How TNA Can Make This Reboot Work
Posted by Wyatt Beougher on 06.30.2014
On IMPACT this past week, we saw the dawning of a new era in TNA Wrestling...for probably the fifth time in as many years. 411's Wyatt Beougher looks at how TNA could make this the last reboot that they need for quite some time.
Introduction: This is my tenth column for the 411's Wrestling Zone, and thus far, the first nine have all focused on the WWE. For variety's sake, I'm going to switch things up for the next couple of weeks and look at other promotions. First up is TNA.
Meet the new boss, hopefully not the same as the old boss.
So, this past week, I covered IMPACT, and it was the first full episode I've watched since before the Bischoff/Hogan era started. I've watched quite a bit of TNA since then, but it's been mostly their PPVs and the YouTube clips of the show (hour 1 of IMPACT goes up against NXT and that's a battle TNA's going to lose ten times out of ten). Needless to say, I was less than impressed. This past week's show wasn't as bad as some recent ones have been, but there were approximately twenty minutes of wrestling in a two hour show. To put that into perspective, RVD and Adrian Neville wrestled for about eighteen minutes in this week's NXT main event, and NXT still managed to have three other matches AND advance storylines. You'd think a promotion called "Total Nonstop Action" would have a little more of that action actually be in the ring. But I digress, as this was the first in TNA's latest attempt at rebooting the promotion.
This isn't the first such reboot for TNA, and it probably won't be the last, but if TNA plays their cards right, it could be the last major overhaul that they need. Obviously, as time passes, there will be roster tweaks and storyline changes that necessitate the shifting of on-air characters, and more than likely there will be shifts in the demographics of power backstage, but in terms of a promotion-wide paradigm shift, I think the company could do with making this their last one, at least for the next several years. So what does TNA need to do this time out to make these changes stick and be successful? In my opinion, it's fairly simple:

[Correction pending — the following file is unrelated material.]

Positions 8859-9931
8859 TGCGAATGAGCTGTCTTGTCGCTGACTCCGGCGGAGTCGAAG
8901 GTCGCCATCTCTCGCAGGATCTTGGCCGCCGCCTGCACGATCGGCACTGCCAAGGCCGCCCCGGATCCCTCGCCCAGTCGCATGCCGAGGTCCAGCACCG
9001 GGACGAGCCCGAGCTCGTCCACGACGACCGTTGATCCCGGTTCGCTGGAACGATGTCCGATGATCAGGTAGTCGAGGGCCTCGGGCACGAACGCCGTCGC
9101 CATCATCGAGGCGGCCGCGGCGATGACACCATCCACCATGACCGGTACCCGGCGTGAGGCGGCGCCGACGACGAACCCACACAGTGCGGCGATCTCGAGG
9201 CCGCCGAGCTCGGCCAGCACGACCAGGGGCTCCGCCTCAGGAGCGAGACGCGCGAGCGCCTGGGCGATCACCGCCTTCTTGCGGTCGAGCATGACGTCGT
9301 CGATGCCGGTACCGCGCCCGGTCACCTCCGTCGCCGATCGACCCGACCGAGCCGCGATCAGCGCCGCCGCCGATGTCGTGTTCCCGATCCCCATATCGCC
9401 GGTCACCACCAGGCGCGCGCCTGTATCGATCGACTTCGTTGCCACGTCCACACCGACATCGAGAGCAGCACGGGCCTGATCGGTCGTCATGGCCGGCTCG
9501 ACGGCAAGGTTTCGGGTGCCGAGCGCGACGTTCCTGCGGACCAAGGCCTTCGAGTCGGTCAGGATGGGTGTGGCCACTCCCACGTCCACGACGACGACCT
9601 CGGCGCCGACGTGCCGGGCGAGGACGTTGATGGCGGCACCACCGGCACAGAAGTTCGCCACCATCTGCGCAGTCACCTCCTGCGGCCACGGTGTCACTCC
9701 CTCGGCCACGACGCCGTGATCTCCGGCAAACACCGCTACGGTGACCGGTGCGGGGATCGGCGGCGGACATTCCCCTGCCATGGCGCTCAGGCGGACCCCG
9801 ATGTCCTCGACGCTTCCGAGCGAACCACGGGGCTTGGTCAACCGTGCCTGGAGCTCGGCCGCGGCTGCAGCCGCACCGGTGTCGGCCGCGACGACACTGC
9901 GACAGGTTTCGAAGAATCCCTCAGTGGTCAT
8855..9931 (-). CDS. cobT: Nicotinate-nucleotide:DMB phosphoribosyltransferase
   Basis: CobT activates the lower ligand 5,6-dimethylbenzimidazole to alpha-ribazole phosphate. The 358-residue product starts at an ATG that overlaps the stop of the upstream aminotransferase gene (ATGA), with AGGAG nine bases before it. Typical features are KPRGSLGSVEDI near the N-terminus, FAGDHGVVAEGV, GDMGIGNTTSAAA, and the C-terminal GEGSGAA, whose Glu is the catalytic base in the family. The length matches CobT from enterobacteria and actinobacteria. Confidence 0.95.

This program (hopefully with Joe's regular hair) would be a wise choice for TNA
Build Up Their Own Talent
And no, I'm not talking strictly "homegrown" talent, because let's face it, very few guys who make it onto television these days have come up strictly through a single promotion. No, I'm talking about guys like Samoa Joe and Bobby Roode and Eric Young, guys who got their big breaks in TNA and don't have the stigma of being "WWE Castoffs". Make these guys important for more than a couple of weeks at a time. TNA's near-constant misuse of both Bobby Roode and Samoa Joe is borderline offensive at this point, and it was especially bad when these guys were taking a backseat to a fifty-year-old part-timer in facepaint. Learn from WCW's mistakes, TNA, I'm begging you - there is a place for these legends of the business, but it shouldn't be dominating your television time and making your young, exciting talents look inferior. Let guys like Hardy and Anderson and Bully Ray look like credible main event threats, but make sure they pass the torch on to Roode and Joe and Aries. And then develop some feuds that feature just these younger guys and make them feel like the most important part of the show.